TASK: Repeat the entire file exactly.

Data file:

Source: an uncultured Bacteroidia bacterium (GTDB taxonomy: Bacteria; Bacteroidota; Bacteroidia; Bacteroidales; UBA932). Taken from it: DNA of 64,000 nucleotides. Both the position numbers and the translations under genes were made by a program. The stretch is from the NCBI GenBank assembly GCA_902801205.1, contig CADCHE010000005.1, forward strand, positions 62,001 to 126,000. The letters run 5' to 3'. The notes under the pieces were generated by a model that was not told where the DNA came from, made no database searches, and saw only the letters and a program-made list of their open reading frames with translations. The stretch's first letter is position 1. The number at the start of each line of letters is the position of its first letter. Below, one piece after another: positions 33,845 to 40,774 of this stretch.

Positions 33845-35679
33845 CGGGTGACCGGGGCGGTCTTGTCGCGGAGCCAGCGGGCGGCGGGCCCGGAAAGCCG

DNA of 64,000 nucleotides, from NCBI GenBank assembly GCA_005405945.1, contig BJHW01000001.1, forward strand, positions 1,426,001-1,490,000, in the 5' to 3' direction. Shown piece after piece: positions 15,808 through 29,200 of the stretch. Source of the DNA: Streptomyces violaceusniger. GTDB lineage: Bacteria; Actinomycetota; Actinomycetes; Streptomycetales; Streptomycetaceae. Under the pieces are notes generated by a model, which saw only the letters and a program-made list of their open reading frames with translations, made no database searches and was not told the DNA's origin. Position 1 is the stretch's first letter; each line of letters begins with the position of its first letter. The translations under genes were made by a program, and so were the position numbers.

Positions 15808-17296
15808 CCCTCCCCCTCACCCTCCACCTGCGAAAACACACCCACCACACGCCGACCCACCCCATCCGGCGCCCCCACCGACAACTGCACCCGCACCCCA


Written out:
Source: an uncultured Bacteroidia bacterium (GTDB taxonomy: Bacteria; Bacteroidota; Bacteroidia; Bacteroidales; UBA932). Taken from it: DNA of 64,000 nucleotides. Both the position numbers and the translations under genes were made by a program. The stretch is from the NCBI GenBank assembly GCA_902801205.1, contig CADCHE010000005.1, forward strand, positions 62,001 to 126,000. The letters run 5' to 3'. The notes under the pieces were generated by a model that was not told where the DNA came from, made no database searches, and saw only the letters and a program-made list of their open reading frames with translations. The stretch's first letter is position 1. The number at the start of each line of letters is the position of its first letter. Below, one piece after another: positions 33,845 to 40,774 of this stretch.

Positions 33845-35679
33845 CGGGTGACCGGGGCGGTCTTGTCGCGGAGCCAGCGGGCGGCGGGCCCGGAAAGCCG

DNA of 64,000 nucleotides, from NCBI GenBank assembly GCA_005405945.1, contig BJHW01000001.1, forward strand, positions 1,426,001-1,490,000, in the 5' to 3' direction. Shown piece after piece: positions 15,808 through 29,200 of the stretch. Source of the DNA: Streptomyces violaceusniger. GTDB lineage: Bacteria; Actinomycetota; Actinomycetes; Streptomycetales; Streptomycetaceae. Under the pieces are notes generated by a model, which saw only the letters and a program-made list of their open reading frames with translations, made no database searches and was not told the DNA's origin. Position 1 is the stretch's first letter; each line of letters begins with the position of its first letter. The translations under genes were made by a program, and so were the position numbers.

Positions 15808-17296
15808 CCCTCCCCCTCACCCTCCACCTGCGAAAACACACCCACCACACGCCGACCCACCCCATCCGGCGCCCCCACCGACAACTGCACCCGCACCCCA